The 27in all-in-one iMac is the first Apple machine to appear in our desktop PC charts, but its specification, performance and value make this power desktop PC impossible to ignore.

The 27in all-in-one iMac is the first Apple machine to appear in our desktop PC charts, but its specification, performance and value make it impossible to ignore. Value might not be an obvious asset for a power desktop PC costing nigh-on £3,000, but let us explain.

Latest (late 2012 models): Apple iMac 21.5-inch review and Apple iMac 27-inch review

The Apple iMac 27in (Mid-2010) power desktop PC is available with a Core i5-760 for £1,649. Our sample came with the Core i7-870, 8GB of RAM and a 256GB SSD, costing £2,849.

We’ve always maintained that the monitor is the item you’ll spend the longest looking at, so it’s worth investing in wisely. And the Apple iMac 27in (Mid-2010) power desktop PC has trumped the competition with a screen that’s not only larger, but has the finest image quality. To get a PC screen that matches the colour gamut and definition of this 27in in-plane switching (IPS) widescreen, expect to pay £1,000.

Whereas PC vendors usually supply tinny cases with wobbling ports, the Apple iMac 27in (Mid-2010) power desktop PC has a gorgeous satin aluminium frame. There are no gamer go-faster stripes or wedding-disco lights here. This all-in-one machine also includes a discreet webcam and microphone for effortless video chat.

A wireless keyboard and mouse are supplied, while connectivity options stretch to gigabit ethernet and dual-band 802.11n wireless. Good stereo speakers are built into the Apple iMac 27in (Mid-2010) power desktop PC. And the whole machine runs silently.

For the first time, the Apple iMac 27in (Mid-2010) power desktop PC is able to compete with Windows PCs on the performance front, too. It was right up there with the leaders in our speed tests – running Windows, not Mac OS X.

The Apple iMac 27in (Mid-2010) power desktop PC's Radeon HD 5750 is slower than the 5870 graphics card seen elsewhere, but still produced capable framerates in our tests.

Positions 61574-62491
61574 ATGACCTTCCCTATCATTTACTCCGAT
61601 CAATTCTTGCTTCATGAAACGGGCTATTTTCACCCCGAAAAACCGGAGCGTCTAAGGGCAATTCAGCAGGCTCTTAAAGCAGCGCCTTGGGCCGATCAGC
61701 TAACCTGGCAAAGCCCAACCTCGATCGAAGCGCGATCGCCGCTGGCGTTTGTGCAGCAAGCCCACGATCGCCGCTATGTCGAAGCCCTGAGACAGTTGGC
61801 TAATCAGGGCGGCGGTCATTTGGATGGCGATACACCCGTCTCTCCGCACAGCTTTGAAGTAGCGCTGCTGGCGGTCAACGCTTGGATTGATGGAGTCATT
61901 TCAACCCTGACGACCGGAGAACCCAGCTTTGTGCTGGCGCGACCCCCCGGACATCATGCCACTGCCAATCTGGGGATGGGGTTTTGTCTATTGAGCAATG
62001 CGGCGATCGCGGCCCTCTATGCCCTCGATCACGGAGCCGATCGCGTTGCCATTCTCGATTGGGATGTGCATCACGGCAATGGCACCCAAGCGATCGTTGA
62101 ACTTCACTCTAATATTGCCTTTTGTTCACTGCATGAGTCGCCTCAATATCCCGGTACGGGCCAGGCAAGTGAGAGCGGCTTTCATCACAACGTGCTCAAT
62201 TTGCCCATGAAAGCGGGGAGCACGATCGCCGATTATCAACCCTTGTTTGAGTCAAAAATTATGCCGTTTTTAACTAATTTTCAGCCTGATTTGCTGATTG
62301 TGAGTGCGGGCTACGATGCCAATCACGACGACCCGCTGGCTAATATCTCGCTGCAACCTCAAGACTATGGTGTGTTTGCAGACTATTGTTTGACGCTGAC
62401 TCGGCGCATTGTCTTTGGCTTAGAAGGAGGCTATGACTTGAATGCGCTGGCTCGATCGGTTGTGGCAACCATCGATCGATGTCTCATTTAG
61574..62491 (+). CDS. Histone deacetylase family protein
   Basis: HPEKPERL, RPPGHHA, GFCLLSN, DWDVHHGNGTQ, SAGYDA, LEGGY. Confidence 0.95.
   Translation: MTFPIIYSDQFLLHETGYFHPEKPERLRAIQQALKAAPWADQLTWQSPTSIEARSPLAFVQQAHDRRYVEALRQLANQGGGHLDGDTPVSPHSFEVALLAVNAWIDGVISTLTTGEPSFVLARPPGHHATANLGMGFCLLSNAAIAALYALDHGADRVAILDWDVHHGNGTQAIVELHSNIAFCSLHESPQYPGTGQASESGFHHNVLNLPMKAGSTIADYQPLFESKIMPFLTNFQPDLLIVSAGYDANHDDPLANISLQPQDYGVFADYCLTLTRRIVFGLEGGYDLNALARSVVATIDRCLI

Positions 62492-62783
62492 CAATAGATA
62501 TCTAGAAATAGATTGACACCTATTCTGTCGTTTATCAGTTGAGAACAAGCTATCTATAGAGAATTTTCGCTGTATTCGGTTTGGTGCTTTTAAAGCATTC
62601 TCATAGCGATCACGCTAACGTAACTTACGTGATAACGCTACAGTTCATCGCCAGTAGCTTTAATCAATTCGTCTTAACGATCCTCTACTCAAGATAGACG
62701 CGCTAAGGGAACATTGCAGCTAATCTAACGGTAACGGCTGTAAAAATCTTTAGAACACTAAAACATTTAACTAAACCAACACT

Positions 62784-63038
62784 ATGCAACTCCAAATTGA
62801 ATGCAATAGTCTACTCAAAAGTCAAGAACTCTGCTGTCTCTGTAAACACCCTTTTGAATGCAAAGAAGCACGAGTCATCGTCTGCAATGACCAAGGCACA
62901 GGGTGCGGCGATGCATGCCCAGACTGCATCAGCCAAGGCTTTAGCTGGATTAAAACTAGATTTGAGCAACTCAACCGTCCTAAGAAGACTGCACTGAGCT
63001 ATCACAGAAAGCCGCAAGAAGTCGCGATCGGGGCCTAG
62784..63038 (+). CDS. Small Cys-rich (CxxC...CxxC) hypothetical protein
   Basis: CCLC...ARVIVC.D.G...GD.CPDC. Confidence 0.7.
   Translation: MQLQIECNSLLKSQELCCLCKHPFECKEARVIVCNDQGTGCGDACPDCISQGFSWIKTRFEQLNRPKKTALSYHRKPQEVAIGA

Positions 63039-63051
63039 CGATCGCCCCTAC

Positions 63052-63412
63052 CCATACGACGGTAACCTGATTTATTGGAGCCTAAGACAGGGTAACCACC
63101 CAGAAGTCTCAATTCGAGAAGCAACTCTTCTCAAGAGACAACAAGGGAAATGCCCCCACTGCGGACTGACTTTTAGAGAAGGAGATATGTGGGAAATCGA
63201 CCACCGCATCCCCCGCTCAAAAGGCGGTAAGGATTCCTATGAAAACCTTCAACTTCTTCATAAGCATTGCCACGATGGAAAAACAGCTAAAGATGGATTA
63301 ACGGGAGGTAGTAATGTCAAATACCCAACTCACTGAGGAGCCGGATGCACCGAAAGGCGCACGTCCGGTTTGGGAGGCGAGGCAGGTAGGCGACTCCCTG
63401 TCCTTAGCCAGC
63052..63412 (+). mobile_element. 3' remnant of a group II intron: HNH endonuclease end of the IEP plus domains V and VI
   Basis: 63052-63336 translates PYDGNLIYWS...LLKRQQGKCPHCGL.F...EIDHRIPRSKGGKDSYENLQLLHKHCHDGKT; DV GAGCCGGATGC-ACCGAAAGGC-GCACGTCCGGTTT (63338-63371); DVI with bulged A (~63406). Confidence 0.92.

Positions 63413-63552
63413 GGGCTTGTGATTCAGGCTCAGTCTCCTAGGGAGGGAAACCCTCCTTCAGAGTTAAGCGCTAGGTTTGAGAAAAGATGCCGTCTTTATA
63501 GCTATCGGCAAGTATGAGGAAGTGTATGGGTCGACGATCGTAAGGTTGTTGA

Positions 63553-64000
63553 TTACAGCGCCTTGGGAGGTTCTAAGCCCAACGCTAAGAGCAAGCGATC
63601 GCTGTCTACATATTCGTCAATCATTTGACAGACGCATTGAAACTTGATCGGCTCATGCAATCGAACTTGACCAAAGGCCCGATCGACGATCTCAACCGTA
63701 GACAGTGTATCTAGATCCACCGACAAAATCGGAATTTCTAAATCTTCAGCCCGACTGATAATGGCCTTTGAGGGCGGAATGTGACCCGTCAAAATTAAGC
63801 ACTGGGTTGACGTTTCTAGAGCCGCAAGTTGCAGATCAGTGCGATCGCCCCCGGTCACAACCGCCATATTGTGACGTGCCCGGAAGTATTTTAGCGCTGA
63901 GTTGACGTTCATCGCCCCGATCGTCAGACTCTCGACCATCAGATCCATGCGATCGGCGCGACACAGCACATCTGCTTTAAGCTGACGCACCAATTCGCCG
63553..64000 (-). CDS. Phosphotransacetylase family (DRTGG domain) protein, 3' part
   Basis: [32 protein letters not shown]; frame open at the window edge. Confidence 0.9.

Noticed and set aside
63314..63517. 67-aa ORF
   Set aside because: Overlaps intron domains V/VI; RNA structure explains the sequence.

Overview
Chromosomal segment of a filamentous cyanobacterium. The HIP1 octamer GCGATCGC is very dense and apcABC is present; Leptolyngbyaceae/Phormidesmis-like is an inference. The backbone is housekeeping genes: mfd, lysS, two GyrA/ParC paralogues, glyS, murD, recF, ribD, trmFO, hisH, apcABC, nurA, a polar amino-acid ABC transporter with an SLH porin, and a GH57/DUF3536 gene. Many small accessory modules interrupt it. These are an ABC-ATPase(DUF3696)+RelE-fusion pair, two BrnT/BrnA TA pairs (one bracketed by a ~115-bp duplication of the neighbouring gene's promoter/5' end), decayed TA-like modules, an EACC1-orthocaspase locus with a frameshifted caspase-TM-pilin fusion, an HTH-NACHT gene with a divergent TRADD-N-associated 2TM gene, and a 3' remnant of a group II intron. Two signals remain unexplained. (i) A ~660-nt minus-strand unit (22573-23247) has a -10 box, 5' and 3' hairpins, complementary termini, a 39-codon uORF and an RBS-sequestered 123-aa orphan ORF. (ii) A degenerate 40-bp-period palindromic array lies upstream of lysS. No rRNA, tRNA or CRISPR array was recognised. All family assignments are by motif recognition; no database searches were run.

Chart ranking: Power PCs

  1. Arbico Elite i7-9500 HSD
  2. Apple iMac 27in (Mid-2010)
  3. Eclipse Armageddon i795n460 SLi
  4. DinoPC Maxosaur 950
  5. CyberPower Infinity i7 Phoenix (repeat)

>> NEXT PAGE: Power PCs buying advice

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The 27in all-in-one iMac is the first Apple machine to appear in our desktop PC charts, but its specification, performance and value make this power desktop PC impossible to ignore.

Power PCs buying advice

Processor: Intel’s original Core i7 CPUs offer a number of speed boosts, although they require more expensive motherboards and memory than previous-generation chips. The Core i7-950 or -960 are good choices at this price, or you can save money by opting for an i7-930. Core i7-800-series chips are excellent value, delivering good performance while requiring less expensive motherboards.

Memory: A £1,001-plus Core i7 machine should come with at least 6GB of RAM, although 3GB may be acceptable if the manufacturer compensates with other extras. For dual-core machines, look for 4GB in two modules to allow expansion.

The triple-channel architecture of Core i7-900-based PCs requires you to install chips in threes. Core i7-800-series CPUs use a two-channel system.

A 64bit OS is essential to take full advantage of this memory, particularly if you’re running a dual-graphics setup.

Storage: Expect at least 1TB. Look for a pair or trio of drives to reduce the risk of total data loss, although noise levels will increase. Raid 0 setups boost speed at the expense of reliability.